Polymer Flooding of a Heavy Oil Reservoir with an Active Aquifer
- Zhitao Li (University of Texas at Austin) | Mojdeh Delshad (University of Texas At Austin) | Mohammad Lotfollahi (University of Texas At Austin) | Heesong Koh (University of Texas At Austin) | Haishan Luo (University of Texas At Austin) | Harry L. Chang (Chemor Tech Intl LLC) | Jieyuan Zhang (Chemor Tech Intl LLC) | Peter Dempsey (Xcite Energy Resources Ltd) | Charles Lucas-Clements (Xcite Energy Resources LTD) | Barny Brennan (Xcite Energy Resources Ltd)
- Document ID
- Society of Petroleum Engineers
- SPE Improved Oil Recovery Symposium, 12-16 April, Tulsa, Oklahoma, USA
- Publication Date
- Document Type
- Conference Paper
- 2014. Society of Petroleum Engineers
- 5.4.7 Chemical Flooding Methods (e.g., Polymer, Solvent, Nitrogen, Immiscible CO2, Surfactant, Vapex), 5.4.1 Waterflooding, 5.5 Reservoir Simulation, 2 Well Completion, 6.5.2 Water use, produced water discharge and disposal, 4.3.1 Hydrates, 5.4.4 Reduction of Residual Oil Saturation, 5.2.1 Phase Behavior and PVT Measurements, 4.3.4 Scale, 5.5.8 History Matching, 5.4.6 Thermal Methods, 1.8 Formation Damage, 1.6 Drilling Operations, 1.6.6 Directional Drilling, 5.3.1 Flow in Porous Media, 5.6.4 Drillstem/Well Testing, 2.4.3 Sand/Solids Control, 5.3.4 Reduction of Residual Oil Saturation, 5.7.2 Recovery Factors
- UTCHEM, Aquifer, Polymer flood, Viscoelastic polymer, Heavy oil
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In recent years, polymer flood of heavy oil has been extensively studied in laboratories and successfully applied in several fields. This paper reports the laboratory corefloods, development of mechanistic models, and simulation studies of polymer flood in a heavy oil reservoir with active aquifer influxes.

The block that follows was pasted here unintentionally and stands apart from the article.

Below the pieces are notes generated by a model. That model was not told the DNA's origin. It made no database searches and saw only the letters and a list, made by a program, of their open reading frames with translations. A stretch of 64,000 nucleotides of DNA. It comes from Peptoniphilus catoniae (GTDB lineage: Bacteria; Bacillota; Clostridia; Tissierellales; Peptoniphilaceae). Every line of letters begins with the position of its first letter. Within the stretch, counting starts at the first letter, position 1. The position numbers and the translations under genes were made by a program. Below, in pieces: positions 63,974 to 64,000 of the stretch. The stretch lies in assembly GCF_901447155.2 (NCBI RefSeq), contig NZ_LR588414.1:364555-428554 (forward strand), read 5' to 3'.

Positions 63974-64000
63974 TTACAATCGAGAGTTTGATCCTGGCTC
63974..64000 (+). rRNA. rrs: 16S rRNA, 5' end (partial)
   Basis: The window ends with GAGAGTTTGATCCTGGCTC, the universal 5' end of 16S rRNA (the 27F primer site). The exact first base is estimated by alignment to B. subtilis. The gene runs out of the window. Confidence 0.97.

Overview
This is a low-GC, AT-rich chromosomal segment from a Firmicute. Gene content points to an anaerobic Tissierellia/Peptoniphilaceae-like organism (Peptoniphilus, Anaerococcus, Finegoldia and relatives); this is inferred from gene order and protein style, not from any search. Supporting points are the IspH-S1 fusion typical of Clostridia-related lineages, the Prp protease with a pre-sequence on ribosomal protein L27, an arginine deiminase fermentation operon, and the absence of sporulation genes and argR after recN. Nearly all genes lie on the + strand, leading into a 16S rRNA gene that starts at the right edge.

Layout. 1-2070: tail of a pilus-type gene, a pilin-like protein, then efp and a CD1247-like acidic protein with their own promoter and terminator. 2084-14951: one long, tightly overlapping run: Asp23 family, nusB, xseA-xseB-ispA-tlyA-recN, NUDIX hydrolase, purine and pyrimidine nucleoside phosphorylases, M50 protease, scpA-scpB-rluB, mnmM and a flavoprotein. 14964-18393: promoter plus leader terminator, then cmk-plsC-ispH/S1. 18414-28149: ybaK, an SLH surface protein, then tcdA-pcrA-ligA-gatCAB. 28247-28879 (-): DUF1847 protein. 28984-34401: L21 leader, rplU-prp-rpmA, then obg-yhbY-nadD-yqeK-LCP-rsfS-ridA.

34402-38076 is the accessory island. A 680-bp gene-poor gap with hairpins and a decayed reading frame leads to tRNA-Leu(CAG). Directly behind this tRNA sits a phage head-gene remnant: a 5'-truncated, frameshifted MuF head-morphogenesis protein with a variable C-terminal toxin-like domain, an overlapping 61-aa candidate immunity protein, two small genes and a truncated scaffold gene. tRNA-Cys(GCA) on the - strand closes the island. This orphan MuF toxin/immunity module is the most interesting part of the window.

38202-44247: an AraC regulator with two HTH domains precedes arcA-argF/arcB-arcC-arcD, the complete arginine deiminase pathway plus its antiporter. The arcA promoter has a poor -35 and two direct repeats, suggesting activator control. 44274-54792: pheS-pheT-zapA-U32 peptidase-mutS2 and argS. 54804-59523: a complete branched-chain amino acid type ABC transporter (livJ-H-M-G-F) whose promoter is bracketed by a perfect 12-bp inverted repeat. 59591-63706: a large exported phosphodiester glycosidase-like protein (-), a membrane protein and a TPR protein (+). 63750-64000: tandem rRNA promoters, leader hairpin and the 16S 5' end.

Bentley Field, owned by Xcite Energy Resources, is located on the UK Continental Shelf. Flow tests confirmed the existence of a large, active bottom aquifer which causes polymer loss and decreases the economic attractiveness of polymer flood. To analyze the impact of the aquifer on oil recovery efficiency, a reservoir simulation model was set up. Several development scenarios have been simulated for the optimization of development strategy. Another critical challenge is that the oil viscosity (>1000 cp) exceeds the economic and technical limit of oil viscosity (150 cp) for polymer flood according to the commonly accepted EOR screening criteria. To validate the applicability of polymer flood, two laboratory experiments were conducted with two different sandpacks. Waterflood ceased when water cut reached 90% and only less than 25% of oil in place was recovered. However, the remaining oil saturations after both tertiary polymer corefloods were only about 5%. We investigated the recovery mechanisms and developed a mechanistic model to match the laboratory observations.
Simulation results show that for this heavy oil field with an active aquifer, polymer flood economics can be improved by optimizing well locations, number of horizontal wells, polymer concentrations, polymer injection time, etc. In history matching coreflood experiments, two oil saturation reduction mechanisms were considered: (1) viscous polymer solution reduces viscous fingering and channeling effects especially in heavy oil and also reduces remaining oil saturation after waterflood; (2) remaining oil can be mobilized by viscoelastic properties of synthetic polymer solutions. Both mechanisms were considered in the simulation study where favorable match of oil recovery and pressure drop was obtained.
In this work, we proved polymer flood as a viable technology in a heavy oil reservoir despite the highly unfavorable mobility ratio and strong aquifer influxes. Considering the diminishing conventional oil reserves, polymer flood provides a non-thermal approach for producing heavy oil reserves.
|File Size||3 MB||Number of Pages||19|